Just before Christmas my buddy Padre Howard, a handsome but clueless individual, called me to say that he needed some writing from me for the first thing in January. Howard coordinate chaplains' submissions to The Western Sentinel, the newspaper of Canada's Army in western Canada. Burdened by vague feelings of affection and loyalty to Howard (he has a nice moustache, a lovely family, drinks Guinness... and that's all i've got, really), I agreed. While casting about for a topic, I thought it would be quite awesome if I could quote a Renaissance metaphysical poet in an army newspaper and get away with it, and I did. Mr. Argyll, my Literature 12 teacher who introduced me to John Donne, would be proud.
In all seriousness, the submission was written while I was finishing off a series of charitable events with many good hearted folks from the base, and feeling quite inspired by them, and my feelings of despair and horror in the wake of the Sandy Hook shooting in Connecticut, USA, in December. The intersection of those feelings lead me to Donne. You can see the piece here and then navigage to page 17. Or, to make it easier, you can read it below.
“No man is an island” wrote the English poet John Donne. If Donne was alive today instead of 400 or so years ago and been more gender aware, he would have probably written “no one is an island”, but the point is the same. Donne was saying that all of us are connected, one to another, or, in his words, “I am involved in mankind”. When we ignore this fact, our lives become isolated and stranded, like a barren island cut off from the mainland.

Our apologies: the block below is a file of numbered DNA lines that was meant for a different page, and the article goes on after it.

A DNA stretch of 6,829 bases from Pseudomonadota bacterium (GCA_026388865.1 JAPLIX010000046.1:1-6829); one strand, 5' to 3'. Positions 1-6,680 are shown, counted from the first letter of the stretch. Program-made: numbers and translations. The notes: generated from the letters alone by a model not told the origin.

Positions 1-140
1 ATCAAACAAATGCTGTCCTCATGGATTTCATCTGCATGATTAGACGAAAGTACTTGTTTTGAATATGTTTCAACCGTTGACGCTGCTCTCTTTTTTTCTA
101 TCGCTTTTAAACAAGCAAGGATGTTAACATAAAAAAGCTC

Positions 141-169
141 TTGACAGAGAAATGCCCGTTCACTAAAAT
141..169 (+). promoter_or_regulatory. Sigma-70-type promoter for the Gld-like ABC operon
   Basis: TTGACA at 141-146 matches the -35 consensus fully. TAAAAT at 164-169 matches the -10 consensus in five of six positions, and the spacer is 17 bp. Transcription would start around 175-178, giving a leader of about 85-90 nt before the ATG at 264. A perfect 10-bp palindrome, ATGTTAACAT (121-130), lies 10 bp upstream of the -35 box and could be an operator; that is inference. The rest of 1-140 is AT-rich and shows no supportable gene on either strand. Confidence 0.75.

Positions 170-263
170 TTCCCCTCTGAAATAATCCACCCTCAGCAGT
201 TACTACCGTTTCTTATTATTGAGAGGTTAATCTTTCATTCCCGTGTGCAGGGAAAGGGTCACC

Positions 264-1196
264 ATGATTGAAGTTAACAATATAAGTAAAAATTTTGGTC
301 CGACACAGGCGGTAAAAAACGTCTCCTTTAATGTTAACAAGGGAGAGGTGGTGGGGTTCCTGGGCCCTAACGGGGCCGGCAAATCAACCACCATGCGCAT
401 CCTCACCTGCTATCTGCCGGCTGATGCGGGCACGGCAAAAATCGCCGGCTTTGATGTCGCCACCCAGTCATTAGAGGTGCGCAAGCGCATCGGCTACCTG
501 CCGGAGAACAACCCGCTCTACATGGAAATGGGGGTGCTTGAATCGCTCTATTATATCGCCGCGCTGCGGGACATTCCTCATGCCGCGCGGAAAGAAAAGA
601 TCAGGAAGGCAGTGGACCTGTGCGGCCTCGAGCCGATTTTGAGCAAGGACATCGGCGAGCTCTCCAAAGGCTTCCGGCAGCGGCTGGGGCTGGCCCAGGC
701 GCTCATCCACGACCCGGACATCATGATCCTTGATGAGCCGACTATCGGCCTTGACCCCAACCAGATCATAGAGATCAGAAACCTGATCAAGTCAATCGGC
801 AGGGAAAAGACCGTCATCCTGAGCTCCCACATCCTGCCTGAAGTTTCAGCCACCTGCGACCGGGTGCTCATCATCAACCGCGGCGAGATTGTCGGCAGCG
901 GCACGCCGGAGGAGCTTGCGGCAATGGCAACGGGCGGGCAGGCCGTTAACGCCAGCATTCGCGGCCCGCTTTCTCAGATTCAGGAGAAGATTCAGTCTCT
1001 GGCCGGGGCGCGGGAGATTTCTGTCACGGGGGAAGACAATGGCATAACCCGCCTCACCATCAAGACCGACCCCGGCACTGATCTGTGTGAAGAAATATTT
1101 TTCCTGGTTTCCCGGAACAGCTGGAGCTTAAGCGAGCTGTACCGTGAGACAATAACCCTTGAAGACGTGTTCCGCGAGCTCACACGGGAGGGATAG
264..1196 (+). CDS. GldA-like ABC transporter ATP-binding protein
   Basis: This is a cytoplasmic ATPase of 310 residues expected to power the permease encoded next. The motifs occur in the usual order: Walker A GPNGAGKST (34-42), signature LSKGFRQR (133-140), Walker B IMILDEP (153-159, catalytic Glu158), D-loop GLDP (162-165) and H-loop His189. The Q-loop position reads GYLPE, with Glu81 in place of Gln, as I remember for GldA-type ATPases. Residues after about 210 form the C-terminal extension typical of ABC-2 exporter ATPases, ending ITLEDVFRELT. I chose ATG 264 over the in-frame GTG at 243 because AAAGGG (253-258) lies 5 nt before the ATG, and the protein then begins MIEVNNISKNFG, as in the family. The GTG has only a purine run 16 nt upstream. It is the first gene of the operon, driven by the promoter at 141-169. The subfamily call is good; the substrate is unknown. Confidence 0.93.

As I write this, just before Christmas, I am, like all of us, trying to find some meaning in the school shooting in Newtown, Connecticut. I have no answers. I am not sure that anyone does. What could one say? All that we can say, with any certainty, is that one person, for whatever horrible and misguided reason, rejected his connection to his fellow humans. Whereas the poet Donne felt that “any man’s death diminishes me”, Adam Lanza, the Newtown shooter, turned that sentiment on its head. He, like other mass killers, seems to have gone to a place where the only meaning was in the death of others.
Our American friends and neighbours are now beginning a long and painful debate. This debate will involve individual and constitutional rights to bear arms, the need of society to protect itself, and issues regarding mental health. Some of this debate will be uniquely American, but the issues around society and mental health know no borders.
Over the Christmas season just passed, I have been inspired time and again by how my military and civilian colleagues have gotten “involved in mankind”. I’ve seen volunteers step up to help the Salvation Army, the United Way, the local food bank, soup kitchens, you name it. These people don’t want recognition. They don’t do it for their PERs or a letter from the Padre to their COC saying how swell they are. They just want to do something to help others. They realize that human beings aren’t designed to be islands, and that we do best when we are connected to one another. I’m definitely not a shrink, but I will say with certainty that our mental health depends on each of realizing, as Donne wrote, that we are “involved in mankind”. This is good advice, and not just for the Christmas season.
A while ago at CFB Suffield, we sat with glazed expressions through two days of stupefying annual briefings, but amidst this death by powerpoint I remember some good stuff on mental health. We were told to keep an eye on each other, and to check in with friends and colleagues if we see them starting to detach themselves from others. Here for me is the hope I need when stories like Newtown look so large. The truth, and the key to healthy living, is that we none of us our islands. We do best, we even thrive, when we reach out to others, because we are all “involved in mankind”.